Lucky Numbers

John Travolta's career rises up and down like a sine curve. Every once in a while, he has a string of big hits, then crests, and releases a bunch of turkeys that bring him into negative territory. Then he has some more hits and comes back in the favor of the public. Currently, he is somewhere at the bottom. In some ways, with movies like Battlefield Earth and to a lesser degree, The General's Daughter, there is not much further to go. And to think, a couple years ago, Travolta was in Pulp Fiction and Get Shorty. Lucky Numbers not only lowers expectations for Travolta, it also does the same for director Nora Ephron and Lisa Kudrow. Kudrow (Analyze This, Hanging Up) is also going on a downward spiral, but her's is much slower. She currently holds the title as the Friend who can pick good roles in good movies, and even with this movie, she still far outpaces the others. Ephron's efforts usually center around touchy-feely movies like You've Got Mail, Sleepless in Seattle, and Hanging Up. There is no sense of warmth or charm here.

It seems that Harrisburg TV weatherman Russ Richards (Travolta) has David Letterman-like aspirations and wants to host a gameshow. However, where Letterman has talent, Richards comes off as annoying. He is the local hero with is own table at Denny's. To continue the math analogy, he also wastes money faster than the limit of 1/n goes to zero. His latest venture is a snowmobile dealership which is failing because of a prolonged heatwave (get it? He's a weatherman). Richards needs money fast, and eventually dreams up a plan to rig the state lottery (Lucky Numbers is based on an actual incident in 1980) with the help of local lottery girl Crystal (Kudrow). The two will plan the entire thing and sneak off with the earnings, no one the wiser. Nothing goes as planned. At every opportunity, something goes wrong, forcing Richards and Crystal to improvise. As they revise their plans, they promise more of their money away and get into more trouble. Screenwriter Adam Resnick (Cabin Boy) aimed for dark comedy, but everything here falls flat.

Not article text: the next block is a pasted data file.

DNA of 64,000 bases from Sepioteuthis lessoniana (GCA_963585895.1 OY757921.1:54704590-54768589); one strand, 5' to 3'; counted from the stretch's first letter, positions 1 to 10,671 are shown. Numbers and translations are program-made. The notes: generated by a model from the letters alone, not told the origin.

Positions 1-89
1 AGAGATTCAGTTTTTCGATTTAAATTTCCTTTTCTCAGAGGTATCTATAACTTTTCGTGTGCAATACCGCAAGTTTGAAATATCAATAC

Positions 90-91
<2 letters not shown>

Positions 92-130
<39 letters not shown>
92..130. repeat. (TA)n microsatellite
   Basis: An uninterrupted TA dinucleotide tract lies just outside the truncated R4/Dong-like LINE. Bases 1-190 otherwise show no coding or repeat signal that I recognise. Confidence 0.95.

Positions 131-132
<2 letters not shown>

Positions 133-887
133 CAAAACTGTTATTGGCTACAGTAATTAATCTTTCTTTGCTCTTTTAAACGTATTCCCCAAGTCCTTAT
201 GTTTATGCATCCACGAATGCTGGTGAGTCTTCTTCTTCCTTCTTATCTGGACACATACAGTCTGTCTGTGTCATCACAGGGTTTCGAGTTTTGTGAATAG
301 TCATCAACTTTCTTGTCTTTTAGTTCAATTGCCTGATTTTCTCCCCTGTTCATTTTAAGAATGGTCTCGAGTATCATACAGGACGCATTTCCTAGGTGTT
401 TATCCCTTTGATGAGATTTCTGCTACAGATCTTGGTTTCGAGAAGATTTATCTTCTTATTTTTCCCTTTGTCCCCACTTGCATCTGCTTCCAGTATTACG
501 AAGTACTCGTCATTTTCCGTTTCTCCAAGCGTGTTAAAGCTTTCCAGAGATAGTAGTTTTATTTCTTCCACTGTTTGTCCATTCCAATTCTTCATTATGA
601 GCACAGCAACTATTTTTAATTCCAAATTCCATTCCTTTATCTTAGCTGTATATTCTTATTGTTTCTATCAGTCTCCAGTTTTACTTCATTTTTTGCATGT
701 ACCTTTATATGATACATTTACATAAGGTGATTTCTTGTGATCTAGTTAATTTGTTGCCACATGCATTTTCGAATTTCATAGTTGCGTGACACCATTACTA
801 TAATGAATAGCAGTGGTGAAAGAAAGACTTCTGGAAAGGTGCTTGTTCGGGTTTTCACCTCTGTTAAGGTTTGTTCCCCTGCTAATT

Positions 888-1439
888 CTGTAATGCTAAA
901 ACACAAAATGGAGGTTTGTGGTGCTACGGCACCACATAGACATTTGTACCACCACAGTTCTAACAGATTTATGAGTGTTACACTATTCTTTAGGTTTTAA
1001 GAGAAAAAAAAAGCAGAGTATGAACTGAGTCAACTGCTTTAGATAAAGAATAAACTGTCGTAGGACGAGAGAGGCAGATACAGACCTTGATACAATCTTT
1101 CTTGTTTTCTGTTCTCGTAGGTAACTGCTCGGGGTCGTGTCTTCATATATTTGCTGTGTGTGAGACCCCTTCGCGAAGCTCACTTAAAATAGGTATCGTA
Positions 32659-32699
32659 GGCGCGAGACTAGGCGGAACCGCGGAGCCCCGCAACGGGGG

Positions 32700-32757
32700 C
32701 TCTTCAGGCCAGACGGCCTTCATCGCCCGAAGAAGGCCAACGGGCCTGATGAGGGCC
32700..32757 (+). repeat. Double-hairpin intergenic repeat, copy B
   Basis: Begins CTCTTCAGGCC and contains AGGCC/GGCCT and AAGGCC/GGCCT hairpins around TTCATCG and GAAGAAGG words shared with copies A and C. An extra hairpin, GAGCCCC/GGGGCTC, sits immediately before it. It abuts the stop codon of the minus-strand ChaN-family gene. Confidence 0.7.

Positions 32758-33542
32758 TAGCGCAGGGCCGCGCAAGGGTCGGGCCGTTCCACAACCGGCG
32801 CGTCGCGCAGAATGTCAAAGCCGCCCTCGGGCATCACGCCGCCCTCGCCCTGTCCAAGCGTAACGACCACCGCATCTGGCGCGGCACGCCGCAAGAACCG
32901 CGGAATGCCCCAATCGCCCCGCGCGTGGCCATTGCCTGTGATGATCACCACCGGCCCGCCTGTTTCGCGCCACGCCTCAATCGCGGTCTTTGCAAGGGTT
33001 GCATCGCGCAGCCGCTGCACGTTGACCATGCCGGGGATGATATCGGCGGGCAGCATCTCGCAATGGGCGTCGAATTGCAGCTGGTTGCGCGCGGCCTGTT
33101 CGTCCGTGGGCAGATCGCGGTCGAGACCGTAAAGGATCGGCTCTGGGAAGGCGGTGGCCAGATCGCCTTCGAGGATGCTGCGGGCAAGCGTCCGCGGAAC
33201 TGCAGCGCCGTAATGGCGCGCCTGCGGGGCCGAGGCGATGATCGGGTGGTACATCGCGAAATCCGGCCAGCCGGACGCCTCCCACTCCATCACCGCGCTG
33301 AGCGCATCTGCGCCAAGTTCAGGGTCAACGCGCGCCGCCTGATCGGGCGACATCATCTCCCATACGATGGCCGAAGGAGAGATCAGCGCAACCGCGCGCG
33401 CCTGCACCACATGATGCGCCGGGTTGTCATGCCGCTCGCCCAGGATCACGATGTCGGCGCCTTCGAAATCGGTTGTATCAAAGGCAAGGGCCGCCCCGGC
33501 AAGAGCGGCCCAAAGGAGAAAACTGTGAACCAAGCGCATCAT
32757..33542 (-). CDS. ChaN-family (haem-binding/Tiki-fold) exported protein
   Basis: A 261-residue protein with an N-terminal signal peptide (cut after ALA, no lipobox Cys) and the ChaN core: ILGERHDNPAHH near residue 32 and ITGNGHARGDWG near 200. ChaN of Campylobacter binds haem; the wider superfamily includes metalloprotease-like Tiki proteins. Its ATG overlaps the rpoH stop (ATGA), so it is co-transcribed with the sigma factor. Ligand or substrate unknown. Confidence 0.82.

The important thing that Resnick forgot is that stupidity does not equal comedy. Every character in Lucky Numbers is an idiot. They are not funny and they are not clever. They are selfish and shallow, and watching them is nearly painful. Even a veteran actor like Tim Roth (The Legend of 1900, Rob Roy) has a role that reduces his abilities. Michael Moore (EdTV, Roger & Me) is horrible as Crystal's stupid cousin, the man Richards originally wanted to buy the rigged ticket. The only actors worth watching are Bill Pullman (Brokedown Palace, Lake Placid) and Daryl Mitchell (Galaxy Quest, 10 Things I Hate About You), who pay a lazy cop and his partner (they don't show up until near the end). The movie is just people trying to get more money from each other. There are no 'good' guys to root for; everybody is bad. The closest person would be Richards, but his overwhelming desire for money makes him quite unpalatable. Lucky Numbers is supposedly based in the 1980s, but Ephron and crew forgot the replace the new nineties logos of K-mart and Denny's with the older eighties ones. She also has Travolta drinking from bottle water. It's perfectly normal today, but back then? No.

Haro Rates It: Pretty Bad.
1 hour, 45 minutes, Rated R for language, sexuality, some drug use, and brief violence.

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